Building a Winning Security Program is a Process and It Takes Time to Implement All The Pieces.
We’ve kicked off the 2014 NFL season. In the United States, opening day nearly qualifies for national holiday status as the country’s most popular game grabs hold of more than half the population for the next several months. As a New Englander, I’m one of the lucky ones who has experienced the type of winning streaks most other cities can only dream of. Sure, we didn’t beat the Dolphins on Sunday, but I’m not worried. We’ve reached double digit victories for the past dozen years.
How are they able to consistently succeed while others may grapple with up and down years? The most obvious answer is talent. Every team and every organization, whether in professional sports or the business world, needs exceptional talent in order to beat the competition. But in the NFL, you need even more than that. Every team has good players. In fact, the league is designed to ensure the teams with the worst records get the top picks the annual draft. I would argue that in professional football, consistency is the critical differentiator.
According to a report on NFL.com, the average time in job for the current 32 head coaches in the NFL is slightly less than four years. Remove the mainstays such as Bill Belichick and Mike Tomlin and that number drops even lower. The point being, it’s hard to build continuity under inconsistent leadership. I’m sure by this point you are wondering what the heck this has to do with security. According to the Poneman Institute, the average employment duration for a chief information security officer (CISO) is 2.1 years. It’s also really hard to beat the hackers when the person responsible for keeping them at bay has less job security than an NFL coach with a losing record.
Building a winning security program is a process and it takes time to implement all the pieces. There are no magic bullets that can be installed to eliminate all of your problems at once. Hackers are becoming more sophisticated and better funded and, in order to compete, you need to build a team with the talent to get the job done. Imagine how difficult it would be on the players if the system was changing every couple of years? New priorities, new terminology and a new boss are not a quick fix. The same is true when it comes to enterprise security. Every time there is a new CISO, there may be a step back, an evaluation of system and protocols and the likelihood of additional turnover. This gap also creates opportunities for hackers to make headway in their efforts to gain access to your critical data.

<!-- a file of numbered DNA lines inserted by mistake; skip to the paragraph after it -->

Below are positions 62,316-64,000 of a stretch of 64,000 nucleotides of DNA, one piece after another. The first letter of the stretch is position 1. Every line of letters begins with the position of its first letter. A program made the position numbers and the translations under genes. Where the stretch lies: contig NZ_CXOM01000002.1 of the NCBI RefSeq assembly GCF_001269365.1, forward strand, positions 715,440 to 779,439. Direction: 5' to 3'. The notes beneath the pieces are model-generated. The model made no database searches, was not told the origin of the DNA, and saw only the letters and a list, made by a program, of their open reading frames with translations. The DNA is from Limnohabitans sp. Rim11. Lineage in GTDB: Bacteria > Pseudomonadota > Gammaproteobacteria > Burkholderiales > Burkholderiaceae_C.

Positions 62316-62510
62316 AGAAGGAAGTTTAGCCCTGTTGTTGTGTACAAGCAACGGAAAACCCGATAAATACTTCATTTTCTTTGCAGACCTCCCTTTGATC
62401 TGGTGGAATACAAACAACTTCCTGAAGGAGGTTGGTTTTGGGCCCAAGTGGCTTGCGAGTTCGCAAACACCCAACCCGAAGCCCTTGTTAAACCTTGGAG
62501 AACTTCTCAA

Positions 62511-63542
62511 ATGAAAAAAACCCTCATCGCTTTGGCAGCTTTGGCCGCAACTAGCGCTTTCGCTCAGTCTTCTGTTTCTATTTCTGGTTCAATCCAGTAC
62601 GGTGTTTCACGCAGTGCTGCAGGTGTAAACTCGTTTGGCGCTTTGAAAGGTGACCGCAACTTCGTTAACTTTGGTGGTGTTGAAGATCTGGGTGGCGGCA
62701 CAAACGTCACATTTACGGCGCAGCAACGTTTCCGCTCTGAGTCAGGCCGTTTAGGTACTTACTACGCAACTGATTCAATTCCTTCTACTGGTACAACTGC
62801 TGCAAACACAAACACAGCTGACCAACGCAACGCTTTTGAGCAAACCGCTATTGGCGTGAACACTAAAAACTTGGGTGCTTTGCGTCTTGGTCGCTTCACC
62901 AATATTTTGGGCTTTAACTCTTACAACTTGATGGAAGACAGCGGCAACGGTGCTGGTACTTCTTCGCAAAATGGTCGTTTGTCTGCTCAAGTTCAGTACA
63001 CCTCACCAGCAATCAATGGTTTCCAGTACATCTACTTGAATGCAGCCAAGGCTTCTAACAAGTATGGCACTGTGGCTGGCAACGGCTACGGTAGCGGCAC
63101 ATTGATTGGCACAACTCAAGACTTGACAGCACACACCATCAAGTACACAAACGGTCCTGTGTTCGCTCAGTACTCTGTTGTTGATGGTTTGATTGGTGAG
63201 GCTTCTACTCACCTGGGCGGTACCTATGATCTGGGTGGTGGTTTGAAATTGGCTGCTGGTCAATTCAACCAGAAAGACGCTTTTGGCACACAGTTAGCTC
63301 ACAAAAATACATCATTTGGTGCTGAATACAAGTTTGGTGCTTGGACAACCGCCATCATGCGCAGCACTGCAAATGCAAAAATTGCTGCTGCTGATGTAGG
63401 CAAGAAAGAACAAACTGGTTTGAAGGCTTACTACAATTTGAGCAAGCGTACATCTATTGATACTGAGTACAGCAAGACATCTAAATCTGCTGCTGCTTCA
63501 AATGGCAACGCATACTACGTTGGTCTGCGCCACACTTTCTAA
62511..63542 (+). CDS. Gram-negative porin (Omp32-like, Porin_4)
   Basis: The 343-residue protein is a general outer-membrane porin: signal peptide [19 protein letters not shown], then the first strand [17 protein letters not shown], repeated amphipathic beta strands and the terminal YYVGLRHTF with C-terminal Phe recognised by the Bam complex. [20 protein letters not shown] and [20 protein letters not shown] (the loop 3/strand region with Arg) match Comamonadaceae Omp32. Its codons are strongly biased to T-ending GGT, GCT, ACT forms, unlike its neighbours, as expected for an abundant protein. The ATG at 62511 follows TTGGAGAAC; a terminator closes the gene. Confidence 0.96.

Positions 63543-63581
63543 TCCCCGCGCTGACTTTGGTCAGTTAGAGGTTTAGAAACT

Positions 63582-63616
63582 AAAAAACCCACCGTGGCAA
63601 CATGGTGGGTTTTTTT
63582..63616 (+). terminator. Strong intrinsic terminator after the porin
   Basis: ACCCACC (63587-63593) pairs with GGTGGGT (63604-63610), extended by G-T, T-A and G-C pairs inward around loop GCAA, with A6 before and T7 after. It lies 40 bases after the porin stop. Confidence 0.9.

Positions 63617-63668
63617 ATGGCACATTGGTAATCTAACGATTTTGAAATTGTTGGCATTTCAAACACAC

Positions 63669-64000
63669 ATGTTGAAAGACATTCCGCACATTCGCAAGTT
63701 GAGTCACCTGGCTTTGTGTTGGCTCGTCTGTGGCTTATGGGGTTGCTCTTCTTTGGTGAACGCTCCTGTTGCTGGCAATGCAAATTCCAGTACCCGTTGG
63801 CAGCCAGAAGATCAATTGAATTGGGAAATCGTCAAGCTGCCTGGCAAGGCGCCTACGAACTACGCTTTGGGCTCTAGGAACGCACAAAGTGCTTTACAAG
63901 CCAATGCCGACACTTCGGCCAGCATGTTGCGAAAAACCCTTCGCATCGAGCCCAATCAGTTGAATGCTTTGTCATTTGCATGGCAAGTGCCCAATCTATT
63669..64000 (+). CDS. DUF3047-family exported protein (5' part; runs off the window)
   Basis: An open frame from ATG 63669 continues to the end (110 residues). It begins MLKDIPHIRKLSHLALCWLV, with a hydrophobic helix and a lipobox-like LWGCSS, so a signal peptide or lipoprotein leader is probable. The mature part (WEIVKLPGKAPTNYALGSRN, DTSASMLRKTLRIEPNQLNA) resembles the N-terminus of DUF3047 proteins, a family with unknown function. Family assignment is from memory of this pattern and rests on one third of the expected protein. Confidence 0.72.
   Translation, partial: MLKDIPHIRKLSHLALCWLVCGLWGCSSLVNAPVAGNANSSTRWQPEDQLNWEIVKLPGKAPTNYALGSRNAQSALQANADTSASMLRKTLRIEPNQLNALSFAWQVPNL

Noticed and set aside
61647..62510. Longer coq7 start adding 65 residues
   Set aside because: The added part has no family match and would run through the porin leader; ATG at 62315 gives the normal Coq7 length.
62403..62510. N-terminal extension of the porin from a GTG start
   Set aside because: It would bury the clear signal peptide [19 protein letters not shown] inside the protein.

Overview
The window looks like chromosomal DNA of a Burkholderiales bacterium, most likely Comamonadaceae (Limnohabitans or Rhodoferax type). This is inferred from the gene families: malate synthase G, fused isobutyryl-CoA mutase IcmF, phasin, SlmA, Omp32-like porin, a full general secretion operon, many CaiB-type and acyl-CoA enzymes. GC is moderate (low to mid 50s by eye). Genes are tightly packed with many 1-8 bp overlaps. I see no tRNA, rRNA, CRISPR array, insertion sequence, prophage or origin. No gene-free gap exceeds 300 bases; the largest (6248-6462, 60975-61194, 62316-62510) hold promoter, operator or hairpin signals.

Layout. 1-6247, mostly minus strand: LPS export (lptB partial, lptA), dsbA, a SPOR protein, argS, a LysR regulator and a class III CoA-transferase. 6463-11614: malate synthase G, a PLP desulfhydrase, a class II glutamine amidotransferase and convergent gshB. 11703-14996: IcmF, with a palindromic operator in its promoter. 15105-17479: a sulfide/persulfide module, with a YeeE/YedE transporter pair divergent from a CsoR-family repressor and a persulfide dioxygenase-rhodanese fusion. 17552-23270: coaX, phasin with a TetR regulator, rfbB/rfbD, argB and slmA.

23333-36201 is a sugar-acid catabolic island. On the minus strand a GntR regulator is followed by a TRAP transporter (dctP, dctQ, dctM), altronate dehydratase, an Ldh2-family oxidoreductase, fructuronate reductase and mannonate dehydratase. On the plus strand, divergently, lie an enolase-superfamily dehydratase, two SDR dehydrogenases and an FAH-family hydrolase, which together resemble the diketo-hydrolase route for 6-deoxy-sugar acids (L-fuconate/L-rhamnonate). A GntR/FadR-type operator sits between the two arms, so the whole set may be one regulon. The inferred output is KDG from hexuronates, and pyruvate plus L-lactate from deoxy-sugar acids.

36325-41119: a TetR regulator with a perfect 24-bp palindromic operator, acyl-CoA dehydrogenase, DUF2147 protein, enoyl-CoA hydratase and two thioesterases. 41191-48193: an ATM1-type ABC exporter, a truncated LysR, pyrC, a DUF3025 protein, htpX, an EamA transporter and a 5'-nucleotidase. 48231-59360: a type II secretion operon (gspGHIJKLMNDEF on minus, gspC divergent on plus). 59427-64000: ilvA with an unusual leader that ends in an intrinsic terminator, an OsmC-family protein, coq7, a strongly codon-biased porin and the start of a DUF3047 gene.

We need to remember that in security, incidents happen. It’s often how we respond to them that separates the true professionals from the rest. We must resist the urge to scapegoat the CISO whenever something goes wrong. This has become our version of firing the coach after a .500 season even though half the starters were out with injuries. By staying the course we build a stronger security teams who are familiar with the layout of the organization, have the experience to make the tough calls and the ability to identify the critical assets of the enterprise. Upheavals in a security organization create confusion and the likelihood of a critical error increases exponentially. An experienced team with a familiar game plan is able to diagnose issues more quickly and execute solutions than a team or coach just learning the system.
The CISO is an important part of the organization and the most critical asset in your fight to safeguard the enterprise’s critical data. This role should be valued and utilized more, not less, in order to meet the increasing demands of security programs. Keeping the leader of the security team in place increases both the confidence and the competence of the security team when things are running normally and allows them to react quicker when things go wrong.
And while I can’t guarantee that the Patriots will be the last team standing this season, I will assure you that they aren’t going 2 – 14 either. Continuity is a winning formula.